few cool shots of the Santa Monica house….
As young writers pioneering the graffiti scene in Los Angeles, freeways were our answer to Subway Trains in New York. In New York all the commuters rode subways. The writers were making social commentaries to the public on big steel canvases. We were the same youth striving to be heard here on the West Coast. In Los Angeles all the commuters drive on the Freeways. We were making our mark via urban expressionism on these big cement canvases along the sides of the freeway. The thing we had in common was the need to get up, to be heard and or seen. To force society to recognize us and what we had to say or contribute. Now keep in mind to be heard you don’t have to write political messages. A splash of color can speak a thousand words on some mundane dilapidated building or surface. Its kind of funny when I think about years of painting these elaborate pieces with all these interlocking letters etc. I was always entranced with the final picture as a whole. The color on the surface. The total coverage, or piece placed strategically on the sprawling urban jungle. And now I have started a series called “Beautifully Destroyed”…It is a wash of color on these specific totally mundane items. Even transforming traditional paint jobs. I.E a house or a car to a wash of color.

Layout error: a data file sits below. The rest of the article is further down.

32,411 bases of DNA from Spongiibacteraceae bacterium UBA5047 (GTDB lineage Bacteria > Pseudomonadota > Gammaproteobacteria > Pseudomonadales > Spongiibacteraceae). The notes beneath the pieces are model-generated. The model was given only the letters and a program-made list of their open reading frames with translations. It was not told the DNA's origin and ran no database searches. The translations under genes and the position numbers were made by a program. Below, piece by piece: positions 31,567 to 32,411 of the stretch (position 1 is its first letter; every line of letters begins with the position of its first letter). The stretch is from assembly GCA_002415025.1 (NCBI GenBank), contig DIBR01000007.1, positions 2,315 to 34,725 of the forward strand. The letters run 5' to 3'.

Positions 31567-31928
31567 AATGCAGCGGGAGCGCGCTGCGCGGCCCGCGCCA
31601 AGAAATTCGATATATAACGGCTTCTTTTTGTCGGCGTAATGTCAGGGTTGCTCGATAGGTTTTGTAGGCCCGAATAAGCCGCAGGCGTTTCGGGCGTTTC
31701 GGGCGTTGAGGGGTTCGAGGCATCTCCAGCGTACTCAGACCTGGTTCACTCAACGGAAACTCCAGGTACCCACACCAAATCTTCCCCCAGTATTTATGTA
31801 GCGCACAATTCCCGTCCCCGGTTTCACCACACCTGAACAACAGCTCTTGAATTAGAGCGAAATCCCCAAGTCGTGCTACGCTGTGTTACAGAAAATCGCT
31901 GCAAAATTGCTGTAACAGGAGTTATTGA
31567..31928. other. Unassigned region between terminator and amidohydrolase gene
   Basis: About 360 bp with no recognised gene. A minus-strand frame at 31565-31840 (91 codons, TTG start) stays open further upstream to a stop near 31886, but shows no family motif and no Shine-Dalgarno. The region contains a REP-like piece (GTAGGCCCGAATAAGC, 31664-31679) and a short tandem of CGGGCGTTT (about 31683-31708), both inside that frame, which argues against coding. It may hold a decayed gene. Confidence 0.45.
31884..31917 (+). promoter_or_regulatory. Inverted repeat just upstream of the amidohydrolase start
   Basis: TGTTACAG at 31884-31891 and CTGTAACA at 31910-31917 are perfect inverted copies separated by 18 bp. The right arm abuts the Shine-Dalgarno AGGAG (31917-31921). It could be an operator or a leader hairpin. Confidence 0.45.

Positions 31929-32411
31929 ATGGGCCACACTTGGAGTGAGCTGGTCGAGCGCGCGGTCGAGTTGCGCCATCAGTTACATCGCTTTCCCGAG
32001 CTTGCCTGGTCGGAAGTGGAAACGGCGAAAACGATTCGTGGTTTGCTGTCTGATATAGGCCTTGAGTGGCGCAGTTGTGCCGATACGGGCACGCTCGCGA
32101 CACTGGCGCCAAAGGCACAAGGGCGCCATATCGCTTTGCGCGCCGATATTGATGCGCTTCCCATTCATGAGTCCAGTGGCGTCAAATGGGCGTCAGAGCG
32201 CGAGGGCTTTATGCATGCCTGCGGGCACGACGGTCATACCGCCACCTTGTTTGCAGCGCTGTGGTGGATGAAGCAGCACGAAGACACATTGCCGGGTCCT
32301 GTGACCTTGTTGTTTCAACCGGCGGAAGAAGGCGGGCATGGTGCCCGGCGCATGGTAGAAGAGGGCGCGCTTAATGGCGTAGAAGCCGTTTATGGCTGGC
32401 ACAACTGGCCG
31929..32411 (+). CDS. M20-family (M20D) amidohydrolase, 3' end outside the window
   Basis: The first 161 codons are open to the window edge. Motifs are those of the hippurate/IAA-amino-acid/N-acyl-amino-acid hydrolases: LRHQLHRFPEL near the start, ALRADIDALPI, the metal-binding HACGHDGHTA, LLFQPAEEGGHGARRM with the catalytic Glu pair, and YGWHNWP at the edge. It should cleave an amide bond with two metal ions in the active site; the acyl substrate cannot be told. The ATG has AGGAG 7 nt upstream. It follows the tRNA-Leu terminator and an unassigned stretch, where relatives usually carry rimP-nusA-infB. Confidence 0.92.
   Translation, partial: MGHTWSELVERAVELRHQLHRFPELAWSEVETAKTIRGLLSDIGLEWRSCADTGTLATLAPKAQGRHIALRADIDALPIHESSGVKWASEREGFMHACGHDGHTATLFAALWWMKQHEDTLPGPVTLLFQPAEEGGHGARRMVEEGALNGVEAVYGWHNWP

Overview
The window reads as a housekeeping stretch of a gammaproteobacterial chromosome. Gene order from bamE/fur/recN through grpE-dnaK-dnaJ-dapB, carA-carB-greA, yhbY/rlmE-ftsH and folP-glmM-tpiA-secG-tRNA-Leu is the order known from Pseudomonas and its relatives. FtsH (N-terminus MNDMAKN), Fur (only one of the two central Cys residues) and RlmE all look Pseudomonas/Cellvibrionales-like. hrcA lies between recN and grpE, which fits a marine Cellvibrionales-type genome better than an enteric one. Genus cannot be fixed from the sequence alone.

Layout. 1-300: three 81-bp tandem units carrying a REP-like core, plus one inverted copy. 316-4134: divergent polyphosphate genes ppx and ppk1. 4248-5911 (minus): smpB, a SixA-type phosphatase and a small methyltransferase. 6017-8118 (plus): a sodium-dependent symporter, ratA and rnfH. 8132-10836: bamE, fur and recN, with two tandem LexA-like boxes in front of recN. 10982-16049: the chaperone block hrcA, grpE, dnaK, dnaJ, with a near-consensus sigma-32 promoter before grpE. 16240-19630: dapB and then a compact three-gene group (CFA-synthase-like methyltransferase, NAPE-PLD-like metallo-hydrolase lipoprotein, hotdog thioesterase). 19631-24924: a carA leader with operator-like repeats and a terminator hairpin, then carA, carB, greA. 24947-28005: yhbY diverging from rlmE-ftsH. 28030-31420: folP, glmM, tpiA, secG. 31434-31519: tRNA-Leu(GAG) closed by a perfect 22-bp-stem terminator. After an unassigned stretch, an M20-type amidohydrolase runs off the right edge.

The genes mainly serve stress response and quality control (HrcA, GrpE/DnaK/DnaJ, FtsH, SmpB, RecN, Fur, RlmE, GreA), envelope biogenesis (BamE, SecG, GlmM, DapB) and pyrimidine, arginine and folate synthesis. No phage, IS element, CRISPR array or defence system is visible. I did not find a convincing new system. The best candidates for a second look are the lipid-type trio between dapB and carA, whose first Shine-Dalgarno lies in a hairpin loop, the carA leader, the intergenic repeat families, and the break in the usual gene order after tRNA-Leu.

I have traveled thousand of miles on these intertwined freeways and streets painting these interlocking pieces… its like I’ve traveled artistically thousand s of miles to get to my destination of figuring out what I want to express… I’ve finally figured out the deconstruction process that leads you to a refined final project…..
Risk has been working on a series of pieces called “beautifully destroyed” where he paints totally mundane objects. By painting these random ordinary objects with beautiful splashes of color He exposes the dynamic power of color. He believes he has found the root of his graffiti addiction through color and architecture. (for more on this visit his site riskrock.com.) Rumor has it pieces have randomly disappeared across the United States and reappeared the next day “beautifully destroyed”….
We think the artist objective is to “give back” and let these pieces take their course in society. Unfortunately the public does not get a chance to enjoy these pieces very long. They are usually stolen very quickly and sold to collectors for exuberant prices. The artist does not get any money from this and we don’t get to enjoy them, maybe this is the “course” of our mad society…..